Dr. Vance Inouye of Ahimsa Medical Center

Seizing Opportunity in a Niche Market

By Lynette Carrington

With so many jobs outsourced and shipped overseas, it’s a rare feat when a business owner can seize the opportunity in a niche market and create a business that serves the very unique needs of its customers. Kim Schertz is the owner of Forklift Service Company and he has done just that.

Schertz purchased Forklift Service in 2007, but the business was established in 1981 servicing corporate forklift customers. Prior to purchasing the Forklift Service, he had been working for a dealership honing his craft in the same industry. By the time he purchased the business, he had a solid technical foundation in the service and repair of forklifts as well as an idea on how corporate customers had to be treated. “My whole being is mechanically inclined. Started with my grandfather and then my dad… they’re all in the mechanical business,” says Schertz. “Eventually it was going to happen for me, I just needed something to push me over the cliff and I did it myself.”

My whole being is mechanically inclined. Started with my grandfather and then my dad… they’re all in the mechanical business.”

The Forklift Industry

Forklift Service covers servicing and repairs having to do with material handling. “Our biggest goal is to provide the most comprehensive set of forklift services to our customers as possible. We are a small independent company right now and we still have more rentals than factory stores out here in the Valley and we’re proud to offer that convenience, too,” explains Schertz.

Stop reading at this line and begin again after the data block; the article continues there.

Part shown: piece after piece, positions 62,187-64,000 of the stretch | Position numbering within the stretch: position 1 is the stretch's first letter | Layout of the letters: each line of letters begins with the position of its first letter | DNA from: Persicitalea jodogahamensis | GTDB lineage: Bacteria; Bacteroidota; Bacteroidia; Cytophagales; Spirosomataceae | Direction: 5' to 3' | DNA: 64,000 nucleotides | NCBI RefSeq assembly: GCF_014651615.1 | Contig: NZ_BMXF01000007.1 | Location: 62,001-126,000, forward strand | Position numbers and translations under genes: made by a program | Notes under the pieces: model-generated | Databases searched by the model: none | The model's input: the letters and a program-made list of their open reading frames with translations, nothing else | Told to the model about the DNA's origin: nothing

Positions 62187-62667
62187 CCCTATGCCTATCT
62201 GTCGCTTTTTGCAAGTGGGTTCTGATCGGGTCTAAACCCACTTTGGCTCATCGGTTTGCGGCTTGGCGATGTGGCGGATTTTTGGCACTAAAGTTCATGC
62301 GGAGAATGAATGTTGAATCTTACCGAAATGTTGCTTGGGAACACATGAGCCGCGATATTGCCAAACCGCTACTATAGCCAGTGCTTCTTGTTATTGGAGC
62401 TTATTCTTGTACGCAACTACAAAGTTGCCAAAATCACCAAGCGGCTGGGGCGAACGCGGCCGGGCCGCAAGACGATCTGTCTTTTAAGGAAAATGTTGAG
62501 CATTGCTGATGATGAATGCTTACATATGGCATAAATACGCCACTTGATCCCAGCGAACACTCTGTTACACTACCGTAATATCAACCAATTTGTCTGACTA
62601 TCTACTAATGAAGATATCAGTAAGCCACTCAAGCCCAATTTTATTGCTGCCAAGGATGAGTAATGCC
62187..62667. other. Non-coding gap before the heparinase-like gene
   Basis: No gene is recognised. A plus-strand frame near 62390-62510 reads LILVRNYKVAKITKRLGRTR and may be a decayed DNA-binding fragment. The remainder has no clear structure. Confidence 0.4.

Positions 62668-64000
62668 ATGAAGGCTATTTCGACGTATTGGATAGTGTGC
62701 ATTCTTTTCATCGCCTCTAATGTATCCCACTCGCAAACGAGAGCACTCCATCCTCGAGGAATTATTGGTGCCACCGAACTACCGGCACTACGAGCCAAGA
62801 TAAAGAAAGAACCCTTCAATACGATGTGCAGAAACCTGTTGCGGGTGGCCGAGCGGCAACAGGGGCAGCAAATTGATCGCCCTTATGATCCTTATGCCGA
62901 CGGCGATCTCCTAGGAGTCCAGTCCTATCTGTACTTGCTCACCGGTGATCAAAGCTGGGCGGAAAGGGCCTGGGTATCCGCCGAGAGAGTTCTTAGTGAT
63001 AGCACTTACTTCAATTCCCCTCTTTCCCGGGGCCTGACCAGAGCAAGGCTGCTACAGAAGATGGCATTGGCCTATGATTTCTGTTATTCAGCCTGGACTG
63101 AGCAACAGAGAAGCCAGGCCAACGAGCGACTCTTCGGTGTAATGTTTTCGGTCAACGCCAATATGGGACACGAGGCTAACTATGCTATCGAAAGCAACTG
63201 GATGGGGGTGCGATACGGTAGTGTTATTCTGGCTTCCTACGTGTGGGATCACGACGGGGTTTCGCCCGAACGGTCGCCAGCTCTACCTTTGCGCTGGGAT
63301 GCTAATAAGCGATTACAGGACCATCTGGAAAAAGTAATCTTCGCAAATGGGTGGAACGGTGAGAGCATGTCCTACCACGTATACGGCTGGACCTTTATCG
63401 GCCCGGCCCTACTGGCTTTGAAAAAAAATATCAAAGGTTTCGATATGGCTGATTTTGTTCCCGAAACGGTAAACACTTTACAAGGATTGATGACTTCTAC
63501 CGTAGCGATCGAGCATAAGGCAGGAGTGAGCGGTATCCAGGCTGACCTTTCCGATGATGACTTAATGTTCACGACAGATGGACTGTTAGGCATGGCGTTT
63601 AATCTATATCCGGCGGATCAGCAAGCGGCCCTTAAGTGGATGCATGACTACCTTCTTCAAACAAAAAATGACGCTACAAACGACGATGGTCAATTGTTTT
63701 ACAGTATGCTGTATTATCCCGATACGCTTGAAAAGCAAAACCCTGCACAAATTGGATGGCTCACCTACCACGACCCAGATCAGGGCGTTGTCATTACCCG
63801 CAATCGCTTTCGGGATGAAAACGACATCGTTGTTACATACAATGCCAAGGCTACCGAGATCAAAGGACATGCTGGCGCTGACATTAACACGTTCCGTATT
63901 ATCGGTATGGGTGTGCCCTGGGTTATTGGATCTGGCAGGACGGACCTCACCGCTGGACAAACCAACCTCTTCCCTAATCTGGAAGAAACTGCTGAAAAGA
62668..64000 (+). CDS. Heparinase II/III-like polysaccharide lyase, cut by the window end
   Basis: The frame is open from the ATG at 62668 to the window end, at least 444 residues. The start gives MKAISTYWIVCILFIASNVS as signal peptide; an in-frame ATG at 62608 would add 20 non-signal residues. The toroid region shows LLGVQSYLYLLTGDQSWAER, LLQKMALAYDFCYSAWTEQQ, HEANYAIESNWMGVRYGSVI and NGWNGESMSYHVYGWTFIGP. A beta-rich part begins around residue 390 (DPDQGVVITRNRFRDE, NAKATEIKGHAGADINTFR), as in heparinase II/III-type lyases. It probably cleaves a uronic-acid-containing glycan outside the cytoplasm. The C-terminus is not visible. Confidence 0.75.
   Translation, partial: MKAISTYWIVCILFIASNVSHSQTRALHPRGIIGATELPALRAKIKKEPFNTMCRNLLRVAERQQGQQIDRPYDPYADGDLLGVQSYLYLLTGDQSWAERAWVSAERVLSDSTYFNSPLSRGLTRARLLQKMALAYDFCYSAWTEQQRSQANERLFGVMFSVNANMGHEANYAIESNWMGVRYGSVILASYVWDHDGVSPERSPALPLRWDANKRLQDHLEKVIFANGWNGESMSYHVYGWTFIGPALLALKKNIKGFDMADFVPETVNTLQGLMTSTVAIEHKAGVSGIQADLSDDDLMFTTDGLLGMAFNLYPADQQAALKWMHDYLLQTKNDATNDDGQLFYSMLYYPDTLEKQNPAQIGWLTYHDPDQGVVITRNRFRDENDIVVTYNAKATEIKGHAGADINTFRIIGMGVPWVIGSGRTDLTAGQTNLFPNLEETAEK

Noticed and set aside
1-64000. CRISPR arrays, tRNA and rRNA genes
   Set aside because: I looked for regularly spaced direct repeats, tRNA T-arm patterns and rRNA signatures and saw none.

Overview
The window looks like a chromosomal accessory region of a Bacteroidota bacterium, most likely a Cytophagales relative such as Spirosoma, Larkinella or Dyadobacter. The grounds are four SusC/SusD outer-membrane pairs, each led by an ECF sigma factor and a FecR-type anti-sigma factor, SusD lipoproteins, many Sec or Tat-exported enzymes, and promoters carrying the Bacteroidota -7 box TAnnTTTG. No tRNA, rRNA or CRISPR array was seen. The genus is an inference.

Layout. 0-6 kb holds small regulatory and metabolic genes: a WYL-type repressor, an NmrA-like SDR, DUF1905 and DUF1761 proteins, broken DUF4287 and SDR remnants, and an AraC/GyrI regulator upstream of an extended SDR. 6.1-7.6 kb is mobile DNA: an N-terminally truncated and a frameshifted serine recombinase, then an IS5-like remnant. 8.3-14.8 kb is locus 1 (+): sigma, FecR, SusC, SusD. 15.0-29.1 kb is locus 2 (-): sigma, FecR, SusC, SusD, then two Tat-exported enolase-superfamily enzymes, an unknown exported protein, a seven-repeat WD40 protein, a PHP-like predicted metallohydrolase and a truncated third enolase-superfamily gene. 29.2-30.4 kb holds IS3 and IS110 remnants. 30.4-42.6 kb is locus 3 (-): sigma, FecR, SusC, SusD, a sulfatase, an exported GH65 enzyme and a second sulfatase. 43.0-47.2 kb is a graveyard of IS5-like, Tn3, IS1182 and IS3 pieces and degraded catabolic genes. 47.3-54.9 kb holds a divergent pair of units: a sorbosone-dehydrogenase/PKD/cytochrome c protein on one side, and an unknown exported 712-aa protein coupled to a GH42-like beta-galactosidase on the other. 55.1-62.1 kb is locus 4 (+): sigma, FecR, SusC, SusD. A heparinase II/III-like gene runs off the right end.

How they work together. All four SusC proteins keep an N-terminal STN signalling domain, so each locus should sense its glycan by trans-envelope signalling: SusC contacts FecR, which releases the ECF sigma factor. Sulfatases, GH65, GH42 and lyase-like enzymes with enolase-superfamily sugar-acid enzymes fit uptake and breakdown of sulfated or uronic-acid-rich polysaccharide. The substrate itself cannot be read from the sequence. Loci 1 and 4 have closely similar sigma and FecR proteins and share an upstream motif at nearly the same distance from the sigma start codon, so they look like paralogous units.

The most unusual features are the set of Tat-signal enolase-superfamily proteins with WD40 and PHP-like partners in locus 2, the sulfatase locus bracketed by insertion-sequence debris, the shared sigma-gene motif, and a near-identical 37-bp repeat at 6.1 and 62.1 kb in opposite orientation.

The company has larger corporate clients including juggernaut, Procter and Gamble. “Even back when I was working for a forklift dealer, I was taking care of them,” says Schertz. “I was their go-to guy back then and when I went out on my own and bought my own business, they were happy to come on board with me, so I’ve had their business for 20 years.” As a fun side note, Procter and Gamble manufactures Metamucil and the Valley is the only place in the world the fiber supplement is made. “I’m just a regular kind of guy,” adds Schertz in a tongue-in-cheek remark.

The far-reaching impact of forklifts may not be something that the everyday consumer considers. “Think of it this way – everything you touch today has been handled by a forklift in one way or another. From a cargo ship to a warehouse to a loading dock and in a store, forklifts have moved it all,” Schertz says. “Right now we have 31 forklifts that we rent out. Everything from repairing them to selling them to a full-maintenance lease, there’s not one thing we won’t do with a forklift.”


Before he was a business owner, Schertz was a mechanic. His transition into ownership was probably inevitable. “Now, I’ve gotten to the point where I could only do mechanic work for so many years. Eventually, your body will break down. Physically, I’m beat. I’ve tried to build Forklift Service as quickly as I could,” Schertz explains. He bought the business at a peak time and keeping it moving forward while still being profitable has been a challenge. “I was bringing people on and selling customers on what we do. We now have four mechanics and my daily job is basically keeping all of these guys busy.”